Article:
It’s the day that Françoise is leaving Picasso. He cries and tells her he doesn’t want her to leave. She asks Paolo to come in. He cries: "Why did you leave me alone with this woman? Look what’s she’s done to me." He tells Françoise to get out and he never wants to see her again.
Paolo comes to Françoise and tells her Pablo wants her and the children to come with them to their vacation spot. Françoise is determined to go to Paris. Picasso tells her: "No one leaves Picasso." She tells him that he doesn’t know anything about her.
Françoise is swamped by reporters who want to know what happened.
She takes her children to see their father. Jacqueline talks to her and Françoise warns her about Picasso.
Picasso is still bitter about her leaving him. Jacqueline listens in on their conversation. Françoise is amused that Jaqueline calls him "monsignor". Picasso is being honored at a bull fight and he wants Françoise to lead the parade on a trained horse. She does perform it.
Françoise says this was her homage to Picasso. She is grateful for what he did for her and her two children. And she’s grateful that he even made her stronger.
Picasso was quite the womanizer, leaving many a broken heart in his wake. This is the story of a woman who was a lover to Picasso for some ten years and who had two children by the famous artist and yet survived the experience and actually became stronger for it. And, I must say, it felt good to see the ego-maniac Picasso get his come-uppance for once.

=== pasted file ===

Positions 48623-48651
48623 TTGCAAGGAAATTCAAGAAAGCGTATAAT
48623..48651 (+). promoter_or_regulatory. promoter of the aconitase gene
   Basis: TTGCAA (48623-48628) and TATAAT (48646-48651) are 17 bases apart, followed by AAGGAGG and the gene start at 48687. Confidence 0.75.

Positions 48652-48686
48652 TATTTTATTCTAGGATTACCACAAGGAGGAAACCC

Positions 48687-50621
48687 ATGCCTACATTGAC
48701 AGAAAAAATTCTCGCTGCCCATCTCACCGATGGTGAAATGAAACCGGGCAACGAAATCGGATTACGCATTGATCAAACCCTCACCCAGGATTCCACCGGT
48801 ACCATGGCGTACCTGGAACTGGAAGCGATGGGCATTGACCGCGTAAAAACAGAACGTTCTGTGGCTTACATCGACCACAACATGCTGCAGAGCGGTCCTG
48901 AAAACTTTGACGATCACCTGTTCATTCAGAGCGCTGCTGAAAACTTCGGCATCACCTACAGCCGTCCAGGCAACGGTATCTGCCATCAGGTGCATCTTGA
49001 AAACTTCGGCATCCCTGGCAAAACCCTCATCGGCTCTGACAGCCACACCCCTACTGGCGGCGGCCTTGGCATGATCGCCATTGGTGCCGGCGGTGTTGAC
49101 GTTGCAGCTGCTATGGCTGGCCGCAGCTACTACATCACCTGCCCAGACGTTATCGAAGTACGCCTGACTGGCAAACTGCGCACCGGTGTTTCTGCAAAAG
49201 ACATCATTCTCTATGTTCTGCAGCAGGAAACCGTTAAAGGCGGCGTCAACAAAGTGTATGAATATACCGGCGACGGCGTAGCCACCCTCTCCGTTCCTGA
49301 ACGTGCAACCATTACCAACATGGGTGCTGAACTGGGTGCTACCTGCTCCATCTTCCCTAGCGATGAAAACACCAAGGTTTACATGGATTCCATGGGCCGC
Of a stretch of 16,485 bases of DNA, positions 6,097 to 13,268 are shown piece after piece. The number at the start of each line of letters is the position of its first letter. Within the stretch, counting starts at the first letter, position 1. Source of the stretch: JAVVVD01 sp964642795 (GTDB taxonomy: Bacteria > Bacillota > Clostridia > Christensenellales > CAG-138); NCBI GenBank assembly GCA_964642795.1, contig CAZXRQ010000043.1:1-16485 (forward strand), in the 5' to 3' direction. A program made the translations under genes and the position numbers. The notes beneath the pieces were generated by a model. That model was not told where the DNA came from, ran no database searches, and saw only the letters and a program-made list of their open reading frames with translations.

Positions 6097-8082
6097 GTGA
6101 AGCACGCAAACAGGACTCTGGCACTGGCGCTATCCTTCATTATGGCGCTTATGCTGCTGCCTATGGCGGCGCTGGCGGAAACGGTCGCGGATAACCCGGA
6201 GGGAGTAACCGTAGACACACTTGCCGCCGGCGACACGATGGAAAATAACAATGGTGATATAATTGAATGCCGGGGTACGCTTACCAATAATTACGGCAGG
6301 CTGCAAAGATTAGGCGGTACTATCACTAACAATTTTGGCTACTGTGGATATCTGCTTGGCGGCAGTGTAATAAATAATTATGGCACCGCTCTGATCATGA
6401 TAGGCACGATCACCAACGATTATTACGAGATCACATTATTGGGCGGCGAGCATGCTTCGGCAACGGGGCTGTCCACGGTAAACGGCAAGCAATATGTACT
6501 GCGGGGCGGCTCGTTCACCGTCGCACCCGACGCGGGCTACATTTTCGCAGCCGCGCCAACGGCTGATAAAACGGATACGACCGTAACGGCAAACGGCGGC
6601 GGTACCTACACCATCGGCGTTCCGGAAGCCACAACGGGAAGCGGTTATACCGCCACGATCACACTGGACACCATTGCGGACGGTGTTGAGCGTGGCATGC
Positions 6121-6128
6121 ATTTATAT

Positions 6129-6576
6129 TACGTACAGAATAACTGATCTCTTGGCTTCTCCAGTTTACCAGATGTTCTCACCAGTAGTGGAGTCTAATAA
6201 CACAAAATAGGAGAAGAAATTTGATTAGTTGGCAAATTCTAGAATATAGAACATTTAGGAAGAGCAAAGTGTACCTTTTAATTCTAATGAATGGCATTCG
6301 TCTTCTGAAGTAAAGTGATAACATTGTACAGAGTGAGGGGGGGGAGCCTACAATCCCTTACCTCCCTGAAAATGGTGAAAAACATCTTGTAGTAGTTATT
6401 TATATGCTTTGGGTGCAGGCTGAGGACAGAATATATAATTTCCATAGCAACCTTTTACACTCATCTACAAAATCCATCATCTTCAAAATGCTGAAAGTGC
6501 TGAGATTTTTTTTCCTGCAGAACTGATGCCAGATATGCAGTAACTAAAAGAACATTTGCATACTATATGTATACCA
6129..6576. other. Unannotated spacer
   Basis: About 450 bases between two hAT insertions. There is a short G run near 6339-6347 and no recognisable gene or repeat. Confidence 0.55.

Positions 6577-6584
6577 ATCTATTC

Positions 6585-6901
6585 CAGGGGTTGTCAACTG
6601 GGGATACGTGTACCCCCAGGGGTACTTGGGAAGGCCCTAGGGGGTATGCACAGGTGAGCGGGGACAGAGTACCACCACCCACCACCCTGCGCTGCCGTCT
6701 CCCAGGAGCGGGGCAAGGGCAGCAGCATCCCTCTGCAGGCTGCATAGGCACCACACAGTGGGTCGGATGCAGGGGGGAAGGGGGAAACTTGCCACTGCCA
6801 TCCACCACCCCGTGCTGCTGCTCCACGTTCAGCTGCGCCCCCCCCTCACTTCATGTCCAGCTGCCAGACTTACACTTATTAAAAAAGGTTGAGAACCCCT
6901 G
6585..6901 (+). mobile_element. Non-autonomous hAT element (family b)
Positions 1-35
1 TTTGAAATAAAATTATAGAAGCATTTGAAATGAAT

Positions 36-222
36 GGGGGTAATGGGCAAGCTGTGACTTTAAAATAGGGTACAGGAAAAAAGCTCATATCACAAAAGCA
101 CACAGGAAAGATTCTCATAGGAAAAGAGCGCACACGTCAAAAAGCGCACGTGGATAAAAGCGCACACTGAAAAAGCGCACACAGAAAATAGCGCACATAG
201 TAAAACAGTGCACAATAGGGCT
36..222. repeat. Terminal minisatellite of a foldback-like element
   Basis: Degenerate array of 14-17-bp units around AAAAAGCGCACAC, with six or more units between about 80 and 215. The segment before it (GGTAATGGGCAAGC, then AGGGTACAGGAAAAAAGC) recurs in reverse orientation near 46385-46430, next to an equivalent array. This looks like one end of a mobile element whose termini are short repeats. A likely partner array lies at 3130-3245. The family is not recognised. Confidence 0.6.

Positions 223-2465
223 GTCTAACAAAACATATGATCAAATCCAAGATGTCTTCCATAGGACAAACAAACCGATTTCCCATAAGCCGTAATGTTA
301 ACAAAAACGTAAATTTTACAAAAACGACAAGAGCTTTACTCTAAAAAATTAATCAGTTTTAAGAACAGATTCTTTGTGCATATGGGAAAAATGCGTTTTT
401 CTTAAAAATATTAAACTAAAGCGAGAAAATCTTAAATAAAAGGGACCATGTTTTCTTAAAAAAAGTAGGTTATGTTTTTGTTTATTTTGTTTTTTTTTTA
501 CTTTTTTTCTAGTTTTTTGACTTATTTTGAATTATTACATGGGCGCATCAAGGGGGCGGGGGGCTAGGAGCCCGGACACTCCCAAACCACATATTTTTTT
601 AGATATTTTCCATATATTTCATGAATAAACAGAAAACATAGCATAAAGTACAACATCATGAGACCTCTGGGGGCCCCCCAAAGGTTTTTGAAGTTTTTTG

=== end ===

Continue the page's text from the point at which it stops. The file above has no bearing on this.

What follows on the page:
Patrick Louis Cooney, Ph. D.
1881 (October 25) -- birth of Pablo Ruiz Picasso in Malaga, Spain. His father was a painter and a professor of art.
In his childhood, he attended many art schools. When he was older he went to the Academia de San Fernando in Madrid, but did not even last a full year there.
In Barcelona, he became good friends with a fellow painter, Jaime Sabartés, who for many years, was Picasso's personal secretary.
He moved to Paris, France. In Paris he was part of an artistic circle with many famous men and women, including Modigliani (see Modigliani for additional information.)
1901-1904 -- his Blue Period with blue-tinted paintings.
1905-1907 -- his Rose Period with many orange and pink colors. he had a long term relationship with Fernande Olivier, who appeared in many of the Rose period paintings.
1908-1909 -- African-influenced Period.
1909-1912 -- Analytic Cubism Period.
Picasso left Olivier for Marcelle Humbert (Eva). The artist included declarations of love for the woman in many Cubist works. Humbert died of cancer
1912-1919 -- Synthetic Cubism Period.